When I read the Scriptures or the Fathers or any text for spiritual benefit, I use a technique called lectio divina, or "holy reading." Basically this is simply a slowed down way of reading. This is a way of reading that is often used in monasteries—both East and West. The "mechanics" are pretty easy, and "have often been likened to "Feasting on the Word." The four parts are first taking a bite (Lectio), then chewing on it (Meditatio). Next is the opportunity to savor the essence of it (Oratio). Finally, the Word is digested and made a part of the body (Contemplatio)."

More concretely, after I pray, comes the first step, lectio, which "consists in reading the scriptural passage slowly." Next comes meditation, meditating or thinking about what I just read. Often my meditation is on a verse or two that captures my attention. After thinking for a time there comes more prayer, "oratio," a very simple conversation with God in which I ask Him a questions, or confess by shortcomings, or thank Him for what He's given me.

Finally, as in any conversation, there is point of any conversation—getting to know the person. And so the last stage, "contemplation." This has been described as "a simple, loving focus on God." This is the time when I try and let go of words and thoughts and simply enjoy being in the presence of God.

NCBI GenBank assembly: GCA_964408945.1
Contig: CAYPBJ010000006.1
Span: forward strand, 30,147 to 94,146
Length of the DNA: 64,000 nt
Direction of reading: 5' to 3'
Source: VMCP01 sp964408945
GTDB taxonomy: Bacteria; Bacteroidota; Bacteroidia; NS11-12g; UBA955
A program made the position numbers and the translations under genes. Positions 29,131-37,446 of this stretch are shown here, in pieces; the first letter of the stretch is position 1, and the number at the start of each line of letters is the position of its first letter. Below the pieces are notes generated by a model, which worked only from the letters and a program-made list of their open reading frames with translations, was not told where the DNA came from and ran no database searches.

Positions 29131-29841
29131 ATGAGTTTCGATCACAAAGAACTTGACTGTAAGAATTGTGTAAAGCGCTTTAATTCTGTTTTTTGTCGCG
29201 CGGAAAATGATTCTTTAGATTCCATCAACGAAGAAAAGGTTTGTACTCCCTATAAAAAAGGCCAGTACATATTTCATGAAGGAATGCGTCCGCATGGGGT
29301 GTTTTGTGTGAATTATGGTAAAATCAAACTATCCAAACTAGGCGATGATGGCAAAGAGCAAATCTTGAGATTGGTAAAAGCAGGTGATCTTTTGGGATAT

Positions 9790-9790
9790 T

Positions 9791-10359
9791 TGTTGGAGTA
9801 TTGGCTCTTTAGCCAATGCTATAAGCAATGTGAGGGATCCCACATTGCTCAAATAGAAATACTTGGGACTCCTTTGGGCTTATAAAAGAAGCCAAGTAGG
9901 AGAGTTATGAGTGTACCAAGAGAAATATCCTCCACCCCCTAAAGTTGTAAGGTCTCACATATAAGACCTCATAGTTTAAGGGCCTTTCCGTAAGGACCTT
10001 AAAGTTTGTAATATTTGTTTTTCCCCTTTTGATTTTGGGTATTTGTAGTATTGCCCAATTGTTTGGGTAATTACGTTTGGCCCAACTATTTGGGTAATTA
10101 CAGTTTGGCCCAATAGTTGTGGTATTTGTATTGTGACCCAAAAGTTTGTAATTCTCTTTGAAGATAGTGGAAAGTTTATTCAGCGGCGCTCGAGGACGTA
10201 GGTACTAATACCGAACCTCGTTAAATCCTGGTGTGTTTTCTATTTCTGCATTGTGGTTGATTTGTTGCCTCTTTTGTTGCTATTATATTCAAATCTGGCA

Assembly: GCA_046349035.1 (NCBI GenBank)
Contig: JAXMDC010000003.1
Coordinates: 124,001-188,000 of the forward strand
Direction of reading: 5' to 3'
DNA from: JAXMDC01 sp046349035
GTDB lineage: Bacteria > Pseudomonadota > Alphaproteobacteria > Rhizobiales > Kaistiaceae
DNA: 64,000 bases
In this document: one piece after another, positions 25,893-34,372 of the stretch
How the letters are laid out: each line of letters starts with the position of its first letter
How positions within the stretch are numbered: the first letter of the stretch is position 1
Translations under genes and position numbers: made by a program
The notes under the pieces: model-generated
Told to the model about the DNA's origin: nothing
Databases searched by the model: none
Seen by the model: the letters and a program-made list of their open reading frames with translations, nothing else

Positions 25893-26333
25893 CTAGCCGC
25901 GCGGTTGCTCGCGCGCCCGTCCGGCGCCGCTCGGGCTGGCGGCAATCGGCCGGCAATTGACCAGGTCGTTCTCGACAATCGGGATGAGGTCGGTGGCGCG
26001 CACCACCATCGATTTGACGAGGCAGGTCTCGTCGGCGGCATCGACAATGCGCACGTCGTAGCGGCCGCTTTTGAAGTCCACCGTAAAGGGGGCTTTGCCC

Whenever I read the Twelve Prophets, I always start with my favorite, Hosea. Beside what is recorded in Scripture we know very little about him. Scripture does say that he was called by God to marry a woman, Gomer, who was herself "a wife of fornication." (Hos 1.2) God tells Hosea to marry her as prophetic sign of Israel's own infidelity to God ("For the land will surely go a-whoring by departing from the Lord." 1.2). More importantly though, Hosea is to do this a sign that God will forgive Israel, and by extension, us.

Reading through Hosea, my attention is always captured by the sense of God's gentle mercy toward Israel. But this time through what stood out for me were some different verses. God cries out through His prophet:

"O Ephraim, what shall I do to you?

O Judah, what shall I do to you?

For your faithfulness is like a morning cloud,